One of the items that must be ticked off the list in terms of risk mitigation on a roof-mounted solar project is the roof itself, says Colin Derhammer, senior sales engineer at Melink Corporation, meaning its expected life, the roof material, and any warranties. With an existing roof, they want to make sure that it can handle a solar project without impacting any roof warranties.

If a site does not have a recently replaced roof, they look to replace the roof as part of the solar power project installation, he notes. "It gives us the confidence that the roof is going to match the life of the solar asset for 30 years or more. With a 30-year life, that means we're looking for a pretty new roof."

The EIP property had a not-too-recent, rock-ballasted roof, and Melink provided a new thermoplastic polyolefin (TPO) roof as part of the overall project agreement. "A TPO roof is preferred for solar projects," says Derhammer. "The rock gets in the way of the solar racking, and the TPO provides a bright, reflective surface."

Replacing the roof brought some other work.

"Taking the ballast off the roof decreases the weight, so we did a bit of internal structural support on the building to compensate for the reduced weight," he said.

The large size of the roof meant they had lots of space to work with, another attractive feature.

"From a design perspective, the more space (and the more open space) you have on the roof, the easier it is to fit solar panels up there," he said. "You need a large building to have that large unobstructed space-and buildings like the EIP Indianapolis facility, which is 600,000 square feet, are not on every street corner. And although this building has plenty going on, on the roof, it is large enough that it has open space that is conducive to solar power."

The Indianapolis project marked EIP's first venture into solar power, though the company had previously installed two Gamesa 2-MW wind turbines at one of its industrial parks, in Gloucester, Mass., in 2012. "It was helpful that they had that frame of reference-they were familiar with some of the same concepts that apply in these types of site lease/power purchase agreement deals," said Jones.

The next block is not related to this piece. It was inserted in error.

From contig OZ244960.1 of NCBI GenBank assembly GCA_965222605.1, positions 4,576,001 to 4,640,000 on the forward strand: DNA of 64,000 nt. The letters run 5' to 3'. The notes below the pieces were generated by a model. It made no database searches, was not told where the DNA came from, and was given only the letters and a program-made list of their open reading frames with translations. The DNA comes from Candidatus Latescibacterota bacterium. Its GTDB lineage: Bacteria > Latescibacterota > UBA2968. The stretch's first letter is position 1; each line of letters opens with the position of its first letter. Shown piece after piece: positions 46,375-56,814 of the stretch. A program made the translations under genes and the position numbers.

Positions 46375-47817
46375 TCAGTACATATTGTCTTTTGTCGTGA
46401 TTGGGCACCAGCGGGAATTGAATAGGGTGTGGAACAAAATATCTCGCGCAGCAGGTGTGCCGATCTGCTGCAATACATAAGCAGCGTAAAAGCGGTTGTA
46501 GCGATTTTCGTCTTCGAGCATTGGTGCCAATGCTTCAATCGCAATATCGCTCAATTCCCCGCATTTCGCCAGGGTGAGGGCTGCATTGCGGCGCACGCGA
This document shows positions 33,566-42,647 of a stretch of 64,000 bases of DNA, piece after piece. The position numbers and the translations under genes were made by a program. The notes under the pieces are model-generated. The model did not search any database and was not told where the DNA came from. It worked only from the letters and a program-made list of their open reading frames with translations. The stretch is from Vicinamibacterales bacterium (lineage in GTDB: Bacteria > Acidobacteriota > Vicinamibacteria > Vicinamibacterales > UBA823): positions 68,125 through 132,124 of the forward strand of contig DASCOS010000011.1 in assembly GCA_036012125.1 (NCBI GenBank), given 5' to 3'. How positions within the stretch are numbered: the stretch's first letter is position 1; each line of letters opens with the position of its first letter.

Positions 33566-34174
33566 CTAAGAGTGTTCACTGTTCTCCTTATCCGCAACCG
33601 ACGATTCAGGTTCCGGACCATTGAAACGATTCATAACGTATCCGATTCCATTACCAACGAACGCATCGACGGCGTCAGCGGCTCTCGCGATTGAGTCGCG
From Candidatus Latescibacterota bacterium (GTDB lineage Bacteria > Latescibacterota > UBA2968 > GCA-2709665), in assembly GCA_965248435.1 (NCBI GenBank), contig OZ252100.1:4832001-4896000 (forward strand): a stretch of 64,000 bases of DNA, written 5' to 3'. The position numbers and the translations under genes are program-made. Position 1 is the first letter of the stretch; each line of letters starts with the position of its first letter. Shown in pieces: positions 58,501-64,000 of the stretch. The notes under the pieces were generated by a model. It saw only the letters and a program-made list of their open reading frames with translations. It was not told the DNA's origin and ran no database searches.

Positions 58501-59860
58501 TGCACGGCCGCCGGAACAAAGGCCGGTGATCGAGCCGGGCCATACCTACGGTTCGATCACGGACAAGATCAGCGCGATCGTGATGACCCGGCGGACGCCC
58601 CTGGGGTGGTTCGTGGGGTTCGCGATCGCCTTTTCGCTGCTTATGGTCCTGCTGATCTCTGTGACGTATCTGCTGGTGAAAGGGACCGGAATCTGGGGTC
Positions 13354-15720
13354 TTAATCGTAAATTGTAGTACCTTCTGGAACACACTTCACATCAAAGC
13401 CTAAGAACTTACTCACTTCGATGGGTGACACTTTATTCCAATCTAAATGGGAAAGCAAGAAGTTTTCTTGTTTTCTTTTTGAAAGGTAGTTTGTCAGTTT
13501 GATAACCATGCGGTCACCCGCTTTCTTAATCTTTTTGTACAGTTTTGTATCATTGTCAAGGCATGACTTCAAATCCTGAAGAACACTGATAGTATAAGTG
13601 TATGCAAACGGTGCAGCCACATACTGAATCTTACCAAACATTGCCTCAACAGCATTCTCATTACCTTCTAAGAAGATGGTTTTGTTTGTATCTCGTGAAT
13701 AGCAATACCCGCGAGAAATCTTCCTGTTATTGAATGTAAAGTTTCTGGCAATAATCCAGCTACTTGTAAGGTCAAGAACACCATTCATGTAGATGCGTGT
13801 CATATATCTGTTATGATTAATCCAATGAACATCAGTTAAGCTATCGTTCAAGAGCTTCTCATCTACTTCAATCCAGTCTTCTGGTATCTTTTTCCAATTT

While the Hoosier State may not be top of mind when it comes to solar resources, Indiana does pretty well on that front. Indiana, in fact, has more sunshine than solar leader, Germany. Added to that, the state also has some solid solar power incentives to encourage development of solar projects. (Photos by Ric Hine -property of TMI Electric.) 

"There were pieces of the solar side that were new to EIP, but we work closely with all of our partners on projects to help them understand anything that might be new to them," added Jones. "We expect to fill an advisor role so our partners understand the pros, cons, and risks of a project, and how all the pieces come together. EIP was involved in that overall process every step of the way."

Communication is hugely important with any of the Melink projects, Jones added.

"Everybody is involved," she said. "Depending on the stage of the project, it might be focused more on the financing partners, or the utility, or the facility owner. But communication is important, no matter what stage you're in."

All of this helped to move the project forward as they progressed toward getting the necessary approvals, and into the construction phase.

Once the necessary approvals were in place, they were ready to go. "The design was complete, and it was a matter of moving ahead and getting all the construction equipment on site," said Derhammer. Melink has worked on a number of solar projects with Cincinnati-based TMI Electrical Solutions, which again proved to be a reliable construction partner on the EIP project.

"They did an awesome job for us," said Derhammer, adding that the project involved a number of logistical issues.

"We were fortunate in that there was plenty of space around the building, and EIP was able to provide us with some areas to stage equipment and store materials."

The roof replacement in itself was a major undertaking; they removed thousands of pounds of rock from the roof, and by the end, had a sizeable "rock mountain" in the parking lot.

Derhammer notes that each solar project Melink does involves custom designs; there are no off-the-shelf plans.

"We're not just taking a pre-engineered solar power plant and dropping it on a building or in a field," he said. "Everything is custom for the space and local conditions-we are looking at latitude and weather patterns, and temperature variations."